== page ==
Member of the Technical Staff
Biomass Science and Conversion Technologies Department
(925) 294-1580 / firstname.lastname@example.org
Current research projects are focused on the identification of pre-symptomatic proteomic biomarkers in host-pathogen relationships using Bacillus anthracis toxins and mouse macrophages as host; and validating these biomarkers for clinical use.We use differential proteomics, defined as the identification of differential regulation of the cellular proteome in response to an external stimulus, to identify and catalogue the proteins that are regulated in response to the host invasion.This is accomplished by using the gel based proteomic techniques like difference in-gel electrophoresis (DIGE) followed by mass spectrometric identification of proteins and purely mass spectrometry-based techniques like isotope coded affinity tags (ICAT).
Sulfate-reducing bacteria (SRB) represent a class of organisms that generate energy through electron transfer-coupled phosphorylation using sulfate as the terminal electron acceptor. The ability of these SRB to reduce metals like Uranium and Chromium has the potential for bioremediation of toxic metals. Desulfovibrio vulgaris Hildenborough (DvH) is one such model SRB that is the subject of a multi-lab Genomes-to-Life (GTL) research project. We are using proteomics to understand the ability of DvH to respond to and survive external stresses. The project focuses on the identification of the proteome of DvH in the wild-type cells and comparing the response of the cells to external stresses (e.g., oxygen, heavy metal exposure (U, Co, Hg, Ni, and Cr), reductant limitation, phosphate restriction, and pH).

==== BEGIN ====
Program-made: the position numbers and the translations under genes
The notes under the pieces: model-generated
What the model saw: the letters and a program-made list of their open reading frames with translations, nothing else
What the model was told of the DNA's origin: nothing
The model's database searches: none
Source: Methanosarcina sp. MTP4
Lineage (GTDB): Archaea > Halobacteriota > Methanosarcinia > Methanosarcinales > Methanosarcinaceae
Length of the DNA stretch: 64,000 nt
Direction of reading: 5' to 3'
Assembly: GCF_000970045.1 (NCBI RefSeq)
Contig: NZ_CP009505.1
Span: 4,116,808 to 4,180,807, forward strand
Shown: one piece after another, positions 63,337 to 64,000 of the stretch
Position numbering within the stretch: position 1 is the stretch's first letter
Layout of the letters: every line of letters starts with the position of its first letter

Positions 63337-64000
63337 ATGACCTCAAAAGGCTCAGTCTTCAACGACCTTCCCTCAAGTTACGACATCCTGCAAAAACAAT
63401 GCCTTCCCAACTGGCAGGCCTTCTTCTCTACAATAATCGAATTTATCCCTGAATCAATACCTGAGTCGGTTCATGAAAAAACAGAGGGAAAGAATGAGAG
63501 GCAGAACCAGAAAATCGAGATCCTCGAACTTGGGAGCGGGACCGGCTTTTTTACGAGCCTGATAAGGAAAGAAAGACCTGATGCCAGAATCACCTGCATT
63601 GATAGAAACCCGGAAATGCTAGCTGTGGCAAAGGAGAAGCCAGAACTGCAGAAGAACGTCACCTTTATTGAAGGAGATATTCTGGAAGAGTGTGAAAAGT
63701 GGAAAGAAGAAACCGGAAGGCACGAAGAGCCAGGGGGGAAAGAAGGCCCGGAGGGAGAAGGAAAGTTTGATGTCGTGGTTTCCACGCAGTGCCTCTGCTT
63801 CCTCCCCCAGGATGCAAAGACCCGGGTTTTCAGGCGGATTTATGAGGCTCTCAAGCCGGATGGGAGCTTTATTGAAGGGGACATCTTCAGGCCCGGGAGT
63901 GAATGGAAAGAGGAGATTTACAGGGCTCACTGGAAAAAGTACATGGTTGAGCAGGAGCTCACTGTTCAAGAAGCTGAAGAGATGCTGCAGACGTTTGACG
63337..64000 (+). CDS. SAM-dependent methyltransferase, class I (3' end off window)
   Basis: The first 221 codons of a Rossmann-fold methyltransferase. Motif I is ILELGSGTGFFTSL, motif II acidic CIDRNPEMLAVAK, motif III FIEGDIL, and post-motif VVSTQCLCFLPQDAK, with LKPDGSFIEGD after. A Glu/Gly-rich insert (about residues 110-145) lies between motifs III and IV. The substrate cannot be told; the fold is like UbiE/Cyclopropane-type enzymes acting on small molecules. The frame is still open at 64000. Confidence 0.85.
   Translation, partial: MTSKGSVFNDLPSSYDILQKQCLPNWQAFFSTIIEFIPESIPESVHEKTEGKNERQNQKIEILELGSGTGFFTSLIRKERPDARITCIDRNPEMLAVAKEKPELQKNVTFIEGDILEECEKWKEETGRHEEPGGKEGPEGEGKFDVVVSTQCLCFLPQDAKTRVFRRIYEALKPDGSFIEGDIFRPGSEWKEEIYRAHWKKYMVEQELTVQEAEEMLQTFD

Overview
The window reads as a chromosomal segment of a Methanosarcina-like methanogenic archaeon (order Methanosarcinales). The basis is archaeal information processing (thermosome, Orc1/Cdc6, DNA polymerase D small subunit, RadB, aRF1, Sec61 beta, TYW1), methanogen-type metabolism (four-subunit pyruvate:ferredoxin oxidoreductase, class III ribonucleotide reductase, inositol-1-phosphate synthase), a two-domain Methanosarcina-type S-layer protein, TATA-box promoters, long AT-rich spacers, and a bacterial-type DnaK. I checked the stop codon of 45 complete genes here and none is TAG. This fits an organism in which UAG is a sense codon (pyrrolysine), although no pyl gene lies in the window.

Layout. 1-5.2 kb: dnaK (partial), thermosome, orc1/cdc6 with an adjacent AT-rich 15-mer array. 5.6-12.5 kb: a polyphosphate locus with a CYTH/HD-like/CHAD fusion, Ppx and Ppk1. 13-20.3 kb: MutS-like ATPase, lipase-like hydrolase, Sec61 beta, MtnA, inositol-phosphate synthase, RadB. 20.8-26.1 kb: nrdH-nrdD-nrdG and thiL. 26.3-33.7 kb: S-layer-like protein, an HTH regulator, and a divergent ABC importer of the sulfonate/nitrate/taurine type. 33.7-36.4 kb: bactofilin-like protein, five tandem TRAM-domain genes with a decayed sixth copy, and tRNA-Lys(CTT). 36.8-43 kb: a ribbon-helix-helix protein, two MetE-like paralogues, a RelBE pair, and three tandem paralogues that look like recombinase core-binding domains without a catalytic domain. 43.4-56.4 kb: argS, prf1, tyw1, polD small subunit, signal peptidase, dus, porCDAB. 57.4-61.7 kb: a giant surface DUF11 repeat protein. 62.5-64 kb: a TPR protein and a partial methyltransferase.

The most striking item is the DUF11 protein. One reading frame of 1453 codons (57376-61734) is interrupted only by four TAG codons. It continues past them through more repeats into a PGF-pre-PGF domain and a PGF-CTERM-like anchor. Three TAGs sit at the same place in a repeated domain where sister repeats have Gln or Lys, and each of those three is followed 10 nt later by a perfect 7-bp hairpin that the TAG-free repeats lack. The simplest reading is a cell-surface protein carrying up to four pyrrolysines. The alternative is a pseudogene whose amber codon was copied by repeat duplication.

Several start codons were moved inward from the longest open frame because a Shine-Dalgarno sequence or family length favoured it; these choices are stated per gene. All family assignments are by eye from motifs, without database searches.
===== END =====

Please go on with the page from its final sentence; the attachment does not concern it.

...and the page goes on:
The efficient conversion of biomass resources to fuels is a key component for the cheap production of alternative fuels.Naturally occurring enzymes can be used to covert biomass into the desired end-products. However, enzymes used by nature to accomplish this conversion are a part of a complex consortium of metabolic pathways, optimized to a specific operating environment through evolutionary forces. We utilize protein and metabolic engineering to adapt these enzymes and pathways to increase conversion efficiency of biomass to bioenergy. Our efforts involve a parallel approach that includes both numerical modeling to determine preferred mutant gene sequences, followed by site-directed mutagenesis of the native enzyme. A high-throughput enzyme screening strategy is used for rapid, reliable identification of desired enzymatic characteristics.
|1996 – 2003||PhD, Biochemistry & Molecular Biology, University of Georgia, Athens, GA
NSF Fellowship for Interdisciplinary Research; Research Fellow Center for Metalloenzyme Studies
|1992 – 1996||BS, Genetics, University of Georgia, Athens, GA|